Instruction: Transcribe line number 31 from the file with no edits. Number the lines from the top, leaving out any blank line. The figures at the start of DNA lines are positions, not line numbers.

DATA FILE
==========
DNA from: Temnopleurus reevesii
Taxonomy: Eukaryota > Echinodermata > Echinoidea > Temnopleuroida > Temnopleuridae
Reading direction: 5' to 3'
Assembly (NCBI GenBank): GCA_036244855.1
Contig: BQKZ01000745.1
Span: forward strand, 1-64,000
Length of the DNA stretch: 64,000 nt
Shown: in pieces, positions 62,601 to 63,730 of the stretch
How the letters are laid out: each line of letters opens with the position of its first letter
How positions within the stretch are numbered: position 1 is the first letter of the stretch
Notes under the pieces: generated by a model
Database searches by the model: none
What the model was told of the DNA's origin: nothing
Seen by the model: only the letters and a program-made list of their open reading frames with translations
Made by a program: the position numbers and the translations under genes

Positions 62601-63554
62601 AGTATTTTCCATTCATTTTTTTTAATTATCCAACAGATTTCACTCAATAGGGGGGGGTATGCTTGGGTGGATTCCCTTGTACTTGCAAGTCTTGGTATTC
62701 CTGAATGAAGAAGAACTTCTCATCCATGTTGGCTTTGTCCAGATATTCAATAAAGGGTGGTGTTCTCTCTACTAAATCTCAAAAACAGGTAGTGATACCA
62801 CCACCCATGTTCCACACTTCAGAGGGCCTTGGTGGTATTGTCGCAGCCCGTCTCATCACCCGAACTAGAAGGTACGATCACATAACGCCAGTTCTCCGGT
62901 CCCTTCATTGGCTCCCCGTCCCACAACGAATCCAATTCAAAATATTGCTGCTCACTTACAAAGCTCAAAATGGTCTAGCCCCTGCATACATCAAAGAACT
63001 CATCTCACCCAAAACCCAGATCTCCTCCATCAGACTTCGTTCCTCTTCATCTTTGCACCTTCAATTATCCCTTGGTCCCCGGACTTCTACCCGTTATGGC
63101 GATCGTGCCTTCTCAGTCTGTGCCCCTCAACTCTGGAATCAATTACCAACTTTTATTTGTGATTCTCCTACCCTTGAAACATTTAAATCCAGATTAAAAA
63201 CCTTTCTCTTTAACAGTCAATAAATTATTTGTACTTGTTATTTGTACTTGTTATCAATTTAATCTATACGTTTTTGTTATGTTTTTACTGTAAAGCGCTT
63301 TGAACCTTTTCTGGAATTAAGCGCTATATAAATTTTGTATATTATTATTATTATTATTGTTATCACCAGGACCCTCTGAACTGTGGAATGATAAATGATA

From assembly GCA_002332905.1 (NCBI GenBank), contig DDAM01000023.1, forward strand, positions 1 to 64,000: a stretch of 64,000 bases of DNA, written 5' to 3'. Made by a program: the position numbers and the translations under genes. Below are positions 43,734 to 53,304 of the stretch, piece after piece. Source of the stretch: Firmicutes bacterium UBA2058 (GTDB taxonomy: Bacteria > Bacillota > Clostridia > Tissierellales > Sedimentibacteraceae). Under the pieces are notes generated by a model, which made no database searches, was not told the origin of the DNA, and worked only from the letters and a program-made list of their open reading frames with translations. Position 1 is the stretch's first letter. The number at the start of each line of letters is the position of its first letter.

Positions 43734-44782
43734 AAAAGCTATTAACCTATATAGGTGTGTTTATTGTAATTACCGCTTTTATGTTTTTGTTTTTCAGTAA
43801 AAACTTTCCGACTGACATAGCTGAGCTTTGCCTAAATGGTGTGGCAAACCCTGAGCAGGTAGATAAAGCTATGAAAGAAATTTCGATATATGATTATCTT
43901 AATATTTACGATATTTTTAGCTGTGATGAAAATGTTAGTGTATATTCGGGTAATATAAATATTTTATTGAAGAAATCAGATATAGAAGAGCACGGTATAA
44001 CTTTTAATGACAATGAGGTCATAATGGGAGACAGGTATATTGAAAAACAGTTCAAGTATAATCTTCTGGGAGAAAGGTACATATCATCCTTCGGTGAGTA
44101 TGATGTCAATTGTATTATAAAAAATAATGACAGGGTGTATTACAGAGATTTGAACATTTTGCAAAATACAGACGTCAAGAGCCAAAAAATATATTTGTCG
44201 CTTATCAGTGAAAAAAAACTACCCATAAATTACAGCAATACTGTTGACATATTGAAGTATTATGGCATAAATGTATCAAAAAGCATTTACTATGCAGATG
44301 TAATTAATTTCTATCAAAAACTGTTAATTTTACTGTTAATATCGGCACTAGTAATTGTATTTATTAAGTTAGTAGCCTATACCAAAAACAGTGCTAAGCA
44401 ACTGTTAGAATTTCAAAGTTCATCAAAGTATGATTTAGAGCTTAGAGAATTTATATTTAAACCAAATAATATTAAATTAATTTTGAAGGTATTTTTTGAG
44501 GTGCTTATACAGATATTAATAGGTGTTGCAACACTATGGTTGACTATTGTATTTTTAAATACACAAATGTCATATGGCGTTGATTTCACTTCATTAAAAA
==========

44101 TGATGTCAATTGTATTATAAAAAATAATGACAGGGTGTATTACAGAGATTTGAACATTTTGCAAAATACAGACGTCAAGAGCCAAAAAATATATTTGTCG